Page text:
Some Details

I mentioned earlier that there were many possibilities between attack and indifference. Let’s explore some with direct regard to the colour/movement idea. Let’s assume that the brightness is directly related to speed of movement. If something moves slow enough then it stays on the edge of visibility.

When certain enemies see very bright colours they almost ignore them. Why? Because this particular alien is quite cumbersome and knows that it is unlikely to catch any fast moving prey.

Next, it also ignores a stop start movement pattern. Why? Because this type of prey tends to be very small and it has evolved to ignore this signal because it’s simply not worth the effort.

Of course, I should point out that the player doesn’t know this when they start the game or mod. This would be one of the aspects of this particular game; finding out which strategies work best for which alien.

Perhaps the game or mod is set on a world the Combine have invaded, in much the same way they did with Earth. The player is transported to this world while infiltrating a Combine base. Anyway, I digress.

Let’s not forget that this works both ways. The player can only easily see enemies when they are moving quickly too. This means simply relying on looking around is not enough. Perhaps it needs to use the environment to their advantage (this would need to be built into the design document from the very beginning).

Developers can create enemies that once they sense the player they adapt their movement accordingly. Instead of immediately attack they player they perhaps remain still until the player is within a certain distance.

Another possibility is that the enemy only moves when the player does. It also never moves directly towards them but it a zigzag pattern. At the same time it still moves very slowly after it has stopped, so that the player can never be entirely sure where it will be.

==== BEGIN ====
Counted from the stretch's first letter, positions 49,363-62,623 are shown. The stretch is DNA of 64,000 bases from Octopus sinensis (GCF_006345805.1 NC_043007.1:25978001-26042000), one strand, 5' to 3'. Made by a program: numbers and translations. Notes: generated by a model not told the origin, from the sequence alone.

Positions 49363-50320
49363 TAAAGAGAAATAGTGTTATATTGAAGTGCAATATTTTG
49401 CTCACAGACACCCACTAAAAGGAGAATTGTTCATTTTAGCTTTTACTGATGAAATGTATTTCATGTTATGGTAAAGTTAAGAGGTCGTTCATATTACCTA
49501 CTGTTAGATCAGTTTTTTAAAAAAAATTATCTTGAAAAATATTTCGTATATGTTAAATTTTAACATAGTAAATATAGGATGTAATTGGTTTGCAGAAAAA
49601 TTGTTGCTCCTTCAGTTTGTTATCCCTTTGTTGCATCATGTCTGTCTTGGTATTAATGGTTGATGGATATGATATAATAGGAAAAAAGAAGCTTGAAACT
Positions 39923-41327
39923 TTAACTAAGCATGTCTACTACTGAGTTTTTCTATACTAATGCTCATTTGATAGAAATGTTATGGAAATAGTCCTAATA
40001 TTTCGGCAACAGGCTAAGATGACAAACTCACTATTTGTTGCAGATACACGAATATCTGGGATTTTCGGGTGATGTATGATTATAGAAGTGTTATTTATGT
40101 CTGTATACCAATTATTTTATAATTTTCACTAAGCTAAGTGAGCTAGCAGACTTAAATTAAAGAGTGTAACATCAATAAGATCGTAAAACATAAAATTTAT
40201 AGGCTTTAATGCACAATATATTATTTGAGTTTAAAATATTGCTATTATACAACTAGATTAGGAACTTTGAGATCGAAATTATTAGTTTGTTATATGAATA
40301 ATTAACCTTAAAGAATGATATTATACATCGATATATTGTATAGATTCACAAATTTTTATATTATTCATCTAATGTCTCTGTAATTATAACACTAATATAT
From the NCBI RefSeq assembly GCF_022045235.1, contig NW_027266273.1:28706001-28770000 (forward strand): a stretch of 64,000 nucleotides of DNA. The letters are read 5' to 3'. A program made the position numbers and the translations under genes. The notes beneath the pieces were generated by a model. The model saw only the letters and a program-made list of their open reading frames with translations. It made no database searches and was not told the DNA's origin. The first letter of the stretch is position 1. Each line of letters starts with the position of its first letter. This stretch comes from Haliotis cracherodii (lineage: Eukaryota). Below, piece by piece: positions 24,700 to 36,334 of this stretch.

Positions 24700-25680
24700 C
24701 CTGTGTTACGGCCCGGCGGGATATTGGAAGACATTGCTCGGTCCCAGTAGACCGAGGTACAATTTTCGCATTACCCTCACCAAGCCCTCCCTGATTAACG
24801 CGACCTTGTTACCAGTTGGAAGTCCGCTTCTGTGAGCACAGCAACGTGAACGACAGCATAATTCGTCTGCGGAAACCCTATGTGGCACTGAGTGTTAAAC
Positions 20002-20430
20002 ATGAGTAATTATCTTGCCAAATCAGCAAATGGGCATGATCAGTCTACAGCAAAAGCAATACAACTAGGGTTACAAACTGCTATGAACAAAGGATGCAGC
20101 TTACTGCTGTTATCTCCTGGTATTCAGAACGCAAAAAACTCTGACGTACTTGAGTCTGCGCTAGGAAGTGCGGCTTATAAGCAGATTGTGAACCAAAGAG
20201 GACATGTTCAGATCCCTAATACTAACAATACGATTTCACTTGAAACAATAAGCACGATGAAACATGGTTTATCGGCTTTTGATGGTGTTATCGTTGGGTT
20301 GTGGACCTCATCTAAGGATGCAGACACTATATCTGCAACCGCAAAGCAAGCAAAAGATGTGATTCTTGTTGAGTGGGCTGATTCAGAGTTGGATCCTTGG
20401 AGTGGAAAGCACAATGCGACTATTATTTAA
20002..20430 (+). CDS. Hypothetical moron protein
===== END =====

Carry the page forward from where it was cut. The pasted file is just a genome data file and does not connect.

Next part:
With planning and skilful implementation this could turn into a kind of chess game where the player has to carefully adjust their movement under changing circumstances.

Take it one step further and imagine an open area where the player encounters two types of enemies within this area and has to decide which enemy is more dangerous at any given point.

I’d also like to see some enemies that actually try to keep as far away from the player as possible. This could be for a number of reasons. One, to try and draw the player into a weaker position and then attack or two because it is part of a pack and has been assigned this role to distract you. It still tries to attack you from longer distances but has very little effect.

Which brings me onto my next point; consistency; I’d like to see less consistency with regard to enemies. When I am fighting the Combine I’d like to see and hear some fear. Why not have the last fighter in a group look around and realize they are alone and retreat, especially now that Gordon Freeman’s reputation is known throughout the Combine ranks?

There must be plenty of other option similar to the above example. What I am saying is that I don’t just want smarter A.I., but I want something deeper too.

Isaac Asimov

For those that haven’t heard of Isaac Asimov, visit the link but suffice to say he is considered one of the greatest science fiction writers ever. Why do I mention this? Well, even though I forget most of the stuff I have read I clearly remember reading one of his short stories where the human heroes encounter an alien that can only see them from one side of its body. A bit like those fish that lie flat in the ocean. One of their eyes has moved around to the other side of their body.

This alien only ever attacks with the sun behind it or from the west or something like that. The point I am trying to make is that must be plenty of variation in enemy movement and behaviour, especially with regard to aliens. Here is one last example. Larry Niven wrote a book called Footfall about an alien invasion of Earth. In it the aliens, who were Elephant-like creatures, assumed that once they placed one their considerable feet on a human’s chest the fight was over.